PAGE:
The holy lama Marpa Chökyi Lodrö, greatest of translators and father of the Kagyu Lineage, was born in 1012 into a wealthy farming family in Lodrak, Drowolung, situated at the South-Tibetan border with Bhutan. As a child, he was aggressive and stubborn, and therefore his father decided to steer his energy in a wholesome direction - religion. After learning to read and write, Marpa studied and mastered literary Sanskrit and some of the colloquial languages of India. Yearning for further teachings, he decided to continue his studies with the great masters of India. He converted most of his possessions into gold and set out on the long and dangerous journey with a traveling companion. In Nepal, he met two disciples of the great Mahasiddha and Pandita Naropa. He stayed with them for three years, studying and getting used to the different altitude and climate. Then he continued on to India to meet and supplicate Naropa, with whom he shared a karmic link. Naropa gave him initiation and instruction immediately and welcomed him as his future lineage holder.
Marpa Lotsawa made altogether three trips to India, spending over sixteen years with Naropa. Besides attending his main guru, Marpa studied with many other masters, particularly Maitripa, and Jnanagarbha and Kukkuripa, thus receiving teachings from the most realized siddhas living at that time. He translated and practiced the teachings with great diligence and energy and, having realized their meaning, transmitted them to his own disciples in Tibet. Of his four main students, it was especially the holy yogin Milarepa who became the holder of the Practice Lineage.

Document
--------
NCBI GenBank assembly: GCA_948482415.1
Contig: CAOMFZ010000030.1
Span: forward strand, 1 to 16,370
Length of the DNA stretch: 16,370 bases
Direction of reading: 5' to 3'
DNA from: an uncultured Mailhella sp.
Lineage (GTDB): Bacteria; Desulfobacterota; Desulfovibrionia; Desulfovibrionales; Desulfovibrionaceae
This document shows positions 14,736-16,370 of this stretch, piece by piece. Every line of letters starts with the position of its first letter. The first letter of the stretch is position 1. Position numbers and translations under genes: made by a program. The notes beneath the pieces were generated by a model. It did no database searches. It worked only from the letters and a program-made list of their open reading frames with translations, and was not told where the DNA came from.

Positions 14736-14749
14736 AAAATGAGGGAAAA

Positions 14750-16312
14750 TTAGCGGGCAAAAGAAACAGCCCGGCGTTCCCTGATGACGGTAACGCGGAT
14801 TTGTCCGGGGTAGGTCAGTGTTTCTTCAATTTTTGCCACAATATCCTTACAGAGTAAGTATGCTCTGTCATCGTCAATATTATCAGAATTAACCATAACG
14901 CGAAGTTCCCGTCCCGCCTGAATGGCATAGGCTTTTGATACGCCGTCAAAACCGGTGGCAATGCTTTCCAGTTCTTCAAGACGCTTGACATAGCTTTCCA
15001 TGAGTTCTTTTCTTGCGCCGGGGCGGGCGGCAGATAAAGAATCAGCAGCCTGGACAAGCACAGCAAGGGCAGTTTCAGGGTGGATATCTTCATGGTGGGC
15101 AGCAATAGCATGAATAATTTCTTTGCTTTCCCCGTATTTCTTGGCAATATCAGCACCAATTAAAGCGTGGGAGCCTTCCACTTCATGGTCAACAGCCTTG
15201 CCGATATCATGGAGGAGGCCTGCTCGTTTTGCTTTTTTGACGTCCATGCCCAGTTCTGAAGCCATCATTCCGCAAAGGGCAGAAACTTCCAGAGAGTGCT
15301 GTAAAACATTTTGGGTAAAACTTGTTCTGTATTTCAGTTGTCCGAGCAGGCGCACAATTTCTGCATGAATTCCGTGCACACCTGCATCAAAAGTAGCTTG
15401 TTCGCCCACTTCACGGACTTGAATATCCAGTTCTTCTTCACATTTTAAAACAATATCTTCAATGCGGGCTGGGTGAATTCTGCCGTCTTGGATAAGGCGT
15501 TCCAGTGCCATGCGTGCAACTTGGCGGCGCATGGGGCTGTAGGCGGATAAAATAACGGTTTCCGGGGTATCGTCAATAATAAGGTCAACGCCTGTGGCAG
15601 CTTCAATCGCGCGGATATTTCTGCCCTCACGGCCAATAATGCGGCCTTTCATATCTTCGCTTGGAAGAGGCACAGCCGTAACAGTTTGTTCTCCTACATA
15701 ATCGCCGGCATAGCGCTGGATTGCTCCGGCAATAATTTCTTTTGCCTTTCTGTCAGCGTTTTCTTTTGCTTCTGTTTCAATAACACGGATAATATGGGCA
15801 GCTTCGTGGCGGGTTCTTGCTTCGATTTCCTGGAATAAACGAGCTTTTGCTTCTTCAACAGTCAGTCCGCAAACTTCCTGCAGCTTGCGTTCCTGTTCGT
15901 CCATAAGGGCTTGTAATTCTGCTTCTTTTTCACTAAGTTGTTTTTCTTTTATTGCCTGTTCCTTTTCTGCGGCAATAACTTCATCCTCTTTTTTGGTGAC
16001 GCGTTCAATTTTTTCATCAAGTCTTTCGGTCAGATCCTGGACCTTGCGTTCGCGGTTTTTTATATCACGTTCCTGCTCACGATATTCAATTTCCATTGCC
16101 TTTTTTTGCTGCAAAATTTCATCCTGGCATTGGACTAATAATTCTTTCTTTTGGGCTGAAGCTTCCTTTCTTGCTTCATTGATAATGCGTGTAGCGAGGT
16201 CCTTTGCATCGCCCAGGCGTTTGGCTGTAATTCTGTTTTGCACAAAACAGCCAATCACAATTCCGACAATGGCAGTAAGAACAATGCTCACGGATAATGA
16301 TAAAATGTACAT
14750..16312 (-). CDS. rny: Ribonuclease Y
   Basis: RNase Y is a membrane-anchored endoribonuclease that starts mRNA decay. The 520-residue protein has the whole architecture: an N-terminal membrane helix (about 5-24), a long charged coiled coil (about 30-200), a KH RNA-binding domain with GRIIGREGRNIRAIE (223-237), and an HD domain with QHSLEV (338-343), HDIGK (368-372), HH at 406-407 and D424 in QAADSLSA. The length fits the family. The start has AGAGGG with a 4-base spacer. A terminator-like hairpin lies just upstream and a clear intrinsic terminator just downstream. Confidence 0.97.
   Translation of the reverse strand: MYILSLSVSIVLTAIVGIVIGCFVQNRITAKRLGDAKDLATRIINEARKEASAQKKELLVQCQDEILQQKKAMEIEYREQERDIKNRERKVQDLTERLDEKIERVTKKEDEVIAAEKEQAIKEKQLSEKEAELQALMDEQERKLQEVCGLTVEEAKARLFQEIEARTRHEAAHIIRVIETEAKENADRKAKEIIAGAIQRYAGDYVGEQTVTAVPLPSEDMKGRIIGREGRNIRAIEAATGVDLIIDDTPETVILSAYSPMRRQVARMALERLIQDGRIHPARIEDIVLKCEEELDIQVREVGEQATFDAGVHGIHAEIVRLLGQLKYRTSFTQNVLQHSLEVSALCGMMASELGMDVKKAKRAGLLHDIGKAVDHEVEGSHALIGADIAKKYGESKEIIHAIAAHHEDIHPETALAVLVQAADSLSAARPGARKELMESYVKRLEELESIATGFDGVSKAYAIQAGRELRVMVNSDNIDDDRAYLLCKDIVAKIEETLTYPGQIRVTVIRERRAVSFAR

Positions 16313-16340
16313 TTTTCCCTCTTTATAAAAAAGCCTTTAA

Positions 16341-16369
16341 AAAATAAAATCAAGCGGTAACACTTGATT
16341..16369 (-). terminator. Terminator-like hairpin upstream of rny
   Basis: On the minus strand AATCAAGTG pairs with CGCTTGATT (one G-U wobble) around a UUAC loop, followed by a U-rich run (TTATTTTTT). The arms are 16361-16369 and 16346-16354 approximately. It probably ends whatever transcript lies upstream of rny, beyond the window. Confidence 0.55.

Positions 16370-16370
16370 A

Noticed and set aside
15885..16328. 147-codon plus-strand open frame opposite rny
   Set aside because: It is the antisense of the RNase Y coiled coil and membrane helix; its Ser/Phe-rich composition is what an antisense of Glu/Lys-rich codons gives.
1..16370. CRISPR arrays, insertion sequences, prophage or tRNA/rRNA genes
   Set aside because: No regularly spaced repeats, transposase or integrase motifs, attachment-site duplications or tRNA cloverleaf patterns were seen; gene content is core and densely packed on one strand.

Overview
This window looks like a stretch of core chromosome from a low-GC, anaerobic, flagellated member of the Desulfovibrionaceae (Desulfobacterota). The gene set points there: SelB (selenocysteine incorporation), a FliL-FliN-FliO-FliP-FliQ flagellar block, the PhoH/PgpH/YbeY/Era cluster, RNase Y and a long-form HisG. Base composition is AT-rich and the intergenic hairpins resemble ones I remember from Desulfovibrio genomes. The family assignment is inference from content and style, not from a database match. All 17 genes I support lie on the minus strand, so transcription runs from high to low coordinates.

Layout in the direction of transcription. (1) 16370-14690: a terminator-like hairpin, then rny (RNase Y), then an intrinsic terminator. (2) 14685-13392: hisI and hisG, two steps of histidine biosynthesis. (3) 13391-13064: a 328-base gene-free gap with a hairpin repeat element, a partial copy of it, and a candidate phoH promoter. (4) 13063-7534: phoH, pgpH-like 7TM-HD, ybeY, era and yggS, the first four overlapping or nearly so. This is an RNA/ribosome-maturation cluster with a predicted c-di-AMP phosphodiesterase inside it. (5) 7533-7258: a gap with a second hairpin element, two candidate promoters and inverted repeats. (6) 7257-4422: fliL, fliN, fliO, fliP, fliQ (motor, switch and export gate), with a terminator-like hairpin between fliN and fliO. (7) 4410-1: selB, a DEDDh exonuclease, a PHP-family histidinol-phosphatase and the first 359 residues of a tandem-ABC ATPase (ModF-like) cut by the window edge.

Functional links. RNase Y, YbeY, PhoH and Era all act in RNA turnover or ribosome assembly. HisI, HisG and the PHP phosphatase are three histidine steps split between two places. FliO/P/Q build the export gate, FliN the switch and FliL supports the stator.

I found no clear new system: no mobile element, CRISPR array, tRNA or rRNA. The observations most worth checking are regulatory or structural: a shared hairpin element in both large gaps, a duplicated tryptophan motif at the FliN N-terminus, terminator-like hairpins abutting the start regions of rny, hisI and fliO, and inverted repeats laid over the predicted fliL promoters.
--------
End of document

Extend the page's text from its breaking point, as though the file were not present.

It is said that Marpa is the chief of all Tibetan siddhas, equal to the Indian Saraha, yet for all his mastery Marpa Lotsawa lived an ordinary life as head of his family - husband, father, householder and farmer. Except for his disciples, hardly anyone recognized him as an enlightened person. But it was precisely through this ordinariness - unifying his life and his realization - that Marpa demonstrated the ground, path and fruit of Mahamudra, the special teaching of the Kagyu Lineage, which has been handed down from guru to disciple as a living tradition to this present day.
Samsara and nirvana are both self-liberated,
Everything is just that which it is,
Therefore nothing is gained or lost.
Because samsara and nirvana are naturally self-liberated,
They are united in mahasukha (great bliss).
Asking the Buddhas of the three times,
They would answer no more than this.